Shelter getting ready to offer new hope

December 05, 1998|By RICHARD F. BELISLE

WAYNESBORO, Pa. - Things are taking shape at the Waynesboro New Hope Shelter, the homeless shelter that a Waynesboro real estate broker has been trying to open for nearly a year.

Friday night about 40 volunteers were scurrying about the old factory building at 25 S. Potomac St. They scraped old paint off brick walls, installed tiles on a newly dropped ceiling and dragged in 455 pieces of sheet rock that had just been left on the sidewalk outside by a tractor-trailer.

"We're going to be working here all night tonight and all day tomorrow," said Violet Schmid, the force behind the project. She said about 200 people have signed up to volunteer.

Schmid, owner of a local real estate and travel office, is chairwoman of the shelter's board of directors. She hopes the first floor of the three-story former factory building will be turned into a shelter for Tri-State area homeless people by the first of the year.


She and her husband, Gerry, a local building contractor, bought the building for $80,000. A Greencastle, Pa., bank issued a $20,000 mortgage on the property and the owner holds a note for $60,000, Schmid said.

Finding contractors and volunteers to donate time and materials and people to donate furniture and clothes is greatly appreciated, Schmid said. But it falls short of what is really needed to get the shelter up and running.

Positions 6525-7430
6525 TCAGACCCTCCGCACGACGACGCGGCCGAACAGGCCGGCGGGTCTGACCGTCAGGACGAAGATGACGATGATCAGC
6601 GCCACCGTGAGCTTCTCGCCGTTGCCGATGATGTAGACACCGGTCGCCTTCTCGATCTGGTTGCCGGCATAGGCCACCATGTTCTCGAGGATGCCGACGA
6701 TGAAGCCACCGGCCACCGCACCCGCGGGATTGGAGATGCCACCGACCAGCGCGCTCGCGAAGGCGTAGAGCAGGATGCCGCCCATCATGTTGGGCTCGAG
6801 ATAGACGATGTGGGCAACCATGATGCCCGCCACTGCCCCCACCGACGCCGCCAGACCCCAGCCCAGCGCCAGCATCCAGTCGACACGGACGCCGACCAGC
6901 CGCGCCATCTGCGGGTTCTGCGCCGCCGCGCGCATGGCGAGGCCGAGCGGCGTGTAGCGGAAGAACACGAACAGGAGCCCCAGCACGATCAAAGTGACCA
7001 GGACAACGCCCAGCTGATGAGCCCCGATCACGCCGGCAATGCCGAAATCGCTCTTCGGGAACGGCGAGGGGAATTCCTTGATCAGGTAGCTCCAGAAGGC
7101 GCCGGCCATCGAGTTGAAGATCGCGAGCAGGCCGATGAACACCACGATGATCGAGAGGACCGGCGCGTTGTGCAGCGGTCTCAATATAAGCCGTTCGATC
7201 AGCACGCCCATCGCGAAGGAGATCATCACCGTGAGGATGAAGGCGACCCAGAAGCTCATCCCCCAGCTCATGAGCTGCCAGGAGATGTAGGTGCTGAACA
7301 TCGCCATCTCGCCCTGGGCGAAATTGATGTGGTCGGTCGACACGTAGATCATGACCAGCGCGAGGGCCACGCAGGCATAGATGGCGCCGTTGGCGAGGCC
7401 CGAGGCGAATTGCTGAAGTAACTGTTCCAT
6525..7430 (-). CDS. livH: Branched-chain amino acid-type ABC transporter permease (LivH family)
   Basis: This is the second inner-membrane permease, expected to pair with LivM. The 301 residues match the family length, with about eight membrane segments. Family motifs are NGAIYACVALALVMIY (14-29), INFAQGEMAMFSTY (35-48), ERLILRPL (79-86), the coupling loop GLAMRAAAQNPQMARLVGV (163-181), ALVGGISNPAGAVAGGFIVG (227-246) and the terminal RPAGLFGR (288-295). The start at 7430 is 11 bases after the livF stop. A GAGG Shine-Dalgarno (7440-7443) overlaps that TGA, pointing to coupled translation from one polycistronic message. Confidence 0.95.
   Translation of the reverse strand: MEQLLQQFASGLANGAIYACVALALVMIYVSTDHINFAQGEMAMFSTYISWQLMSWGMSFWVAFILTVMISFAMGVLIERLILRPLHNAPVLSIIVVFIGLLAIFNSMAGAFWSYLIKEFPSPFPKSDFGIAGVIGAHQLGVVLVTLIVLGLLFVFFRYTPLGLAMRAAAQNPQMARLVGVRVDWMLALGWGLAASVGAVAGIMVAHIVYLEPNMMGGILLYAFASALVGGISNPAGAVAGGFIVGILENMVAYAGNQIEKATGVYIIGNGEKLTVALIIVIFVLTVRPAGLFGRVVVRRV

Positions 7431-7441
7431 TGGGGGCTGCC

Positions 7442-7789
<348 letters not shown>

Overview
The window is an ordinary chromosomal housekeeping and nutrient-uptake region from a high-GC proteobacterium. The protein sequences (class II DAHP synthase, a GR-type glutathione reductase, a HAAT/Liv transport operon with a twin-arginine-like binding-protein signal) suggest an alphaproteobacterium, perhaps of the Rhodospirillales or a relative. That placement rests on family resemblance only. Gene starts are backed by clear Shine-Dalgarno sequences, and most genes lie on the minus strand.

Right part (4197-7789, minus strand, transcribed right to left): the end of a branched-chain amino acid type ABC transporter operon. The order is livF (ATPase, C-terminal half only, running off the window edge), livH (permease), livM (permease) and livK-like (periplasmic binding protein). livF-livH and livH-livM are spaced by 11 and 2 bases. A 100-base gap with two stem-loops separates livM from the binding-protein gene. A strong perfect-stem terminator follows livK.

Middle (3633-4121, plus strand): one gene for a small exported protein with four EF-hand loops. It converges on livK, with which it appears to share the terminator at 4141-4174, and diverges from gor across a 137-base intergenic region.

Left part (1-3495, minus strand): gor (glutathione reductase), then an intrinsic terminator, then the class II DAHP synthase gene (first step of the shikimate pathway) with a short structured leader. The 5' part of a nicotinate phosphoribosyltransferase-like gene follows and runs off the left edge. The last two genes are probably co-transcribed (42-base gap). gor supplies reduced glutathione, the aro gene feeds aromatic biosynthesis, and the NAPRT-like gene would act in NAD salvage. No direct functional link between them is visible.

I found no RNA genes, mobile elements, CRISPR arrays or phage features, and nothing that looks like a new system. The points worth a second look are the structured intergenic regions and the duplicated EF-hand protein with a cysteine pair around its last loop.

"We need money," Schmid said. It will cost $50,000 to convert the first floor of the 30,000-square-foot building into a 72-bed shelter, she said. She has collected about $10,000 so far.

Dormitories will line both sides of the long first-floor room. In between will be bathrooms and five private rooms, Schmid said.

The kitchen will be in the rear of the building. A small teen recreation center will be built beside the kitchen, Schmid said.

She said the volunteers will work every Saturday through the end of the year so the shelter can be ready for its first occupants after Jan. 1.

Among the contractors donating materials and time Friday night were Dennis Urban and Michael Emory. Both are paint contractors. They were getting ready to spray paint the interior walls Friday night.

"I've never done anything like this before," Emory said. "I thought I'd like to help out someone less fortunate than me."

For more information on the shelter, call 1-717-762-4800.

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